The One Security Solution Customers Really Want
The VAR Guy is listening intently at the Kaspersky Lab Americas Partner Conference in the Dominican Republic. Business sounds strong. Channel partners sound happy. But nobody is really discussing the one security solution end-customers want most.
Let’s start with the good news. Kaspersky Lab‘s business — driven entirely by channel sales — seems to be enjoying at least 30 percent to 35 percent annual growth. Pretty darn impressive during these lean economic times. Plus, Kaspersky Lab executives have vowed to maintain a pure channel focus. Here’s some more details on the strategy.
Also of note: Kaspersky Lab is rallying partners around marketing and branding. Build a brand customers trust, Kaspersky Lab officials say, and customers will stick by you even if you hit a temporary bump. (Unspoken example: Toyota, which will fully recover from the recent braking nightmare, The VAR Guy believes.)
Kaspersky is offering up good advice to partners here. But what do end customers really want from their security software providers?
Less Is More
The simple answer: Less. Customers want slim security software. In fact, they don’t want to see or hear from their security software. Like automobile airbags and anti-lock brakes, customers want to know they’re protected without seeing dozens of pop-up windows and endless warnings that inspire fear, uncertainty and doubt.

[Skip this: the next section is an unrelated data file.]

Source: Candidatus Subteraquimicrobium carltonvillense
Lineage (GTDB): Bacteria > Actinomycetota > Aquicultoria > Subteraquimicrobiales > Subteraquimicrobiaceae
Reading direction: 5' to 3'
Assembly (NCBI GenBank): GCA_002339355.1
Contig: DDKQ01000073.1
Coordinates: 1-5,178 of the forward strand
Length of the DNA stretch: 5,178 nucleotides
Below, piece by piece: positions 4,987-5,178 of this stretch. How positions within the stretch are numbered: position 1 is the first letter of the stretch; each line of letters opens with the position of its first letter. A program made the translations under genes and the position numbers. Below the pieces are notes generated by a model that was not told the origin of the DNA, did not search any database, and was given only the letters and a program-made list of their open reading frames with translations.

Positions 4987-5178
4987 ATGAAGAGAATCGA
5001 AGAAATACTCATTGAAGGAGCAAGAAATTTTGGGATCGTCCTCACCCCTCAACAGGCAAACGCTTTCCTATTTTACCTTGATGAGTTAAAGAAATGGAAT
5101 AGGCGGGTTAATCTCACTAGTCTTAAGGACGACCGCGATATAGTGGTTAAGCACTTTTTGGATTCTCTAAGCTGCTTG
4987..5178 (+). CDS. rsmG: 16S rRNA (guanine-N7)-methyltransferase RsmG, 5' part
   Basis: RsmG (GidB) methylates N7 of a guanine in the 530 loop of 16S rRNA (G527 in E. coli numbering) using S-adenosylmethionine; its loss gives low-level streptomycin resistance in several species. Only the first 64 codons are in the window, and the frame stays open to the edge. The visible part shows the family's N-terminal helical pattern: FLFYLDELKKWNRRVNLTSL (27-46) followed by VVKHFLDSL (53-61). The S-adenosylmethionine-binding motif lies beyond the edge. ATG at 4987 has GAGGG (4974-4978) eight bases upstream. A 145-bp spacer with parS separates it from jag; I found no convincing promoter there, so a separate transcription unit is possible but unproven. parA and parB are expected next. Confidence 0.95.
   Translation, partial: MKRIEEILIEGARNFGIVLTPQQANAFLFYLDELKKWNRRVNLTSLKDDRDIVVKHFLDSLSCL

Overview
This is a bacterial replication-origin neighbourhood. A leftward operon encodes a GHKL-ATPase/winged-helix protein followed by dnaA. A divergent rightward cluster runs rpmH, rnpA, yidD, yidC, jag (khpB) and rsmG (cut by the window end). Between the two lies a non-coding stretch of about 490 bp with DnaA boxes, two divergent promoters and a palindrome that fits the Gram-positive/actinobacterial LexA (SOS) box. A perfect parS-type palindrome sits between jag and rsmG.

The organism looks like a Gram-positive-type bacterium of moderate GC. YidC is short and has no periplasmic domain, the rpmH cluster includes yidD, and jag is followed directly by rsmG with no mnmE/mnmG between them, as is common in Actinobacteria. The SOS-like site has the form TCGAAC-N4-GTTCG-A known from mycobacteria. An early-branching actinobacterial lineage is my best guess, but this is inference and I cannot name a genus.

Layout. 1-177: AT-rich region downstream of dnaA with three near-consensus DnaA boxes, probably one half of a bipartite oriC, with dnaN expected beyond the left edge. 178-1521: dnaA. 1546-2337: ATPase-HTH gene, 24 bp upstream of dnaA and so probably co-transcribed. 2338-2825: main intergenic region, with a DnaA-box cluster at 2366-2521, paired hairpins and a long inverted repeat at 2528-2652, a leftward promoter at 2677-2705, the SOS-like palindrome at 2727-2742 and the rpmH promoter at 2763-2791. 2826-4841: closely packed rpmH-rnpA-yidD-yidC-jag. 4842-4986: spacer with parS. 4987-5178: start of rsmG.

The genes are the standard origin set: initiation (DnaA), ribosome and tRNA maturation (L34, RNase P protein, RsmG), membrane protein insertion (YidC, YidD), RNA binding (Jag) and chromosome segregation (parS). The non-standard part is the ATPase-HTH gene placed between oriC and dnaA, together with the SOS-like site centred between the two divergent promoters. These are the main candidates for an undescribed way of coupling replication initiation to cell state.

Meeting those demands requires security software vendors to maintain a delicate balancing act. On the one hand, security companies keep adding more and more features to their endpoint protection security suites. But on the other hand, those suites need to have small footprints — tiny, tightly written agents that don’t impact boot times.
The Wrong Marketing Message?
During most media briefings, security companies describe their massive signature databases — which track millions of known Internet security threats. Security companies also spend plenty of time describing how their online systems can quickly spot a problem, and then update endpoints with the most appropriate protective software.
So far, so good. But The VAR Guy wishes security companies would spend far more time talking about footprints, memory requirements and boot times.
Windows remains the dominant desktop, but millions of customers have made the move to Mac OS X and Linux because they grew tired of Windows security holes, and some of the bloated security solutions designed to fill those holes.
Sure, VARs welcome healthy margins and security companies that are purely channel centric. Those two attributes help to explain recent growth at both Kaspersky Lab and rival Sophos.
Still, end customers don’t care about partner margins and channel programs. They just want slimmer and slimmer security software.
Which security company has the slimmest security software? The VAR Guy needs to research the answer to that question.